We generally use a combination of three tools. The first is observation. We have a group of approximately 60 people who spend their weekends in stores, watching how people shop. They function like anthropological researchers. We use the same techniques that sociologists might use at the marketplace in Papua, New Guinea, only we’re using it at the local Pick ‘n Pay. Our job is to look at, for example, the number of people who walk past a store in a shopping mall—the number of people who look, how long they look, whether they stop, and whether they enter. We then take a customer as they’re walking in the door and, very discreetly, observe them go through their shopping process.

Do you videotape them?
Yes. The second tool is that we will often install a series of small video cameras. We shoot anywhere from 50 to 70 hours of some of the most profoundly boring tape you’ve ever seen. But what we look at is the following: If someone pulls an item off the shelf, how do they physically handle it? What pieces of the package are being read? Do they put it back in the right place? The third tool we use is some form of interview. We ask a bit of demographic information—“How often do you shop?”—but we’re not collecting phone numbers. Our focus is on tribal issues. I’m not interested in what Mrs. Smith does. I’m focused on what Mrs. Smith does in contrast to what Mrs. Gomez does.

Observation and interview. Sounds a lot like how research is conducted at markets doesn’t it?

Here is a great example of how markets can use the second tool, video. The Athens Farmers Market in Athens Ohio affixed an iPhone to a pole overlooking the market on one fine Saturday morning:

Notice all of the data one can get from this one short video. Set up issues, weather, shopper density, egress issues (entering and exiting), the illustration of the 100% effect*,  shopper activity at anchor vendor tables, the length of time in the market, and market break down among others.

This is also helpful for those markets searching for a new location. If you can find a pole to tape an old iPod or iPhone far up and video the hours that the market would be set up there, think of what you might learn about the best way to design the space or even which direction to orient the market.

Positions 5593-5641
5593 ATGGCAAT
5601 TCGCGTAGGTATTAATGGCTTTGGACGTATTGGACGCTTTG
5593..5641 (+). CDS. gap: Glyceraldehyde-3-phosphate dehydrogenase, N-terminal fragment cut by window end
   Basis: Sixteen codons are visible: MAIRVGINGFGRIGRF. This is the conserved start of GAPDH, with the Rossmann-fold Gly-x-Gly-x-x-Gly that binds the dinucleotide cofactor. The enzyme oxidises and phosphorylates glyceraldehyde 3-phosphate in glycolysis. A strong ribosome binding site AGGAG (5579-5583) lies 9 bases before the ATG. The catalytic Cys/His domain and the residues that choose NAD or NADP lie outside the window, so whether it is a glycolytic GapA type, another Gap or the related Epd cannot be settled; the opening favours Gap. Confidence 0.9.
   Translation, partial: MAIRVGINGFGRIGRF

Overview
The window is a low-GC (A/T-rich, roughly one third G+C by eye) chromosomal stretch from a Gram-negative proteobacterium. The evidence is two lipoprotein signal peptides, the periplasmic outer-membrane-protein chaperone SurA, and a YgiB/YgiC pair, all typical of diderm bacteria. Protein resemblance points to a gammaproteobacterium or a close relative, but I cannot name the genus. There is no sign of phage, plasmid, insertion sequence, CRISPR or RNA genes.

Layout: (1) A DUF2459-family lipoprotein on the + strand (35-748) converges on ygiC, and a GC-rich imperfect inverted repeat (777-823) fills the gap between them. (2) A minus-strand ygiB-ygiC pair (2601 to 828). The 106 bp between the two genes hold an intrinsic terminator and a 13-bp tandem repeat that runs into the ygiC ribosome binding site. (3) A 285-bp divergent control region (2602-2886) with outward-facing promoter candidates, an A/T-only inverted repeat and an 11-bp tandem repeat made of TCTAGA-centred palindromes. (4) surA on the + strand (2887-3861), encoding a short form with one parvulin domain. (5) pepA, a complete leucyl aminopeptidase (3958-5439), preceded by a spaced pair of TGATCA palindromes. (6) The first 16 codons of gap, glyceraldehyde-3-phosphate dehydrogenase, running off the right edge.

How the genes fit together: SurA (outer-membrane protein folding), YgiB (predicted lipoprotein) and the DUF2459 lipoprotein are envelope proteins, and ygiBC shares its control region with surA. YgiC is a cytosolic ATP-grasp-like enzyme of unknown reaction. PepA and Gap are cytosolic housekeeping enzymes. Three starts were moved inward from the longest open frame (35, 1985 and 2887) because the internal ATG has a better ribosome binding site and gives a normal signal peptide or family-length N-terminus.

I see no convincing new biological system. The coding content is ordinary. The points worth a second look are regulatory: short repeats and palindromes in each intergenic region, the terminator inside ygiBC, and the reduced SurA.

This is the kind of sensible and appropriate data collection that we include and we keep adding to in Farmers Market Metrics, now available to all farmers markets members of Farmer Market Coalition for a small subscription fee to use all of its many features.

So don’t think that every data collection process has to include a team of collectors and a bunch of paper. By using the technology you have in your hand, detailed and visual data is available for your leadership to make better decisions about the market right now. And methods designed by the experts in studying human movement in retail and public spaces available to you.

* Holly Whyte term took this real-estate term used for the busiest street corner to describe how people move to the busiest area of the walkway when having an impromptu meet up chat or when deciding where to walk: “We were testing hypotheses on-camera, most of which blew up in my face. One of my hypotheses was when people meet on the street and say, “Hi, how are you doing?” “Long time no see,” and that sort of thing, they would move into that foot of space along a building front. Quite the opposite. With very good exceptions they move into the center of traffic, what I call the 100% location. It’s crowded, but it’s also the place of maximum choice. They don’t get off in a corner somewhere; they don’t let themselves get trapped.”

“Up to seven people per foot of walkway a minute is a nice bustle” (Holly Whyte)

 

 

Next post: Common layout choices for markets.

Mythbusting farmers markets

Myth 1: Markets (and by relationship all of community food) is only concerned with cozying up to the converted.

Myth 2: Markets encourage high prices for their items.

Myth 3: Markets are all the same.

But the largest myth about the farmers market movement spread by its detractors is that it is just about selling trendy food. Yet if selling food when trending had been the only aim then availability would artificially be kept limited, possibly even sold only by special invitation only or through bidding.

Instead, the farmers market movement has remained devoted to multi-faceted goals of building community involvement through remaining casually inviting, locally relevant, expanding the offerings and those accessing them each and every decade. The history of our movement makes that clear. And debunks all of those myths.

(•The history of the eras I am referring to has been written up by me many times before, and so not to annoy my long-time readers, I have put it to the bottom of this post.)

 

In the most recent era unfolding now, networks and cities interest in their markets has grown and deepened. Leaders are more comfortable with engaging with their farmers markets in terms of collecting and using data around wealth creation and creative output. Cities such as Pittsburgh PA, Austin TX, Minneapolis MN and Hernando MS, among others, are leading the way in partnering with their markets as both a platform for establishing grassroots metrics and for expanding awareness of the ecological perils of relying only on imports.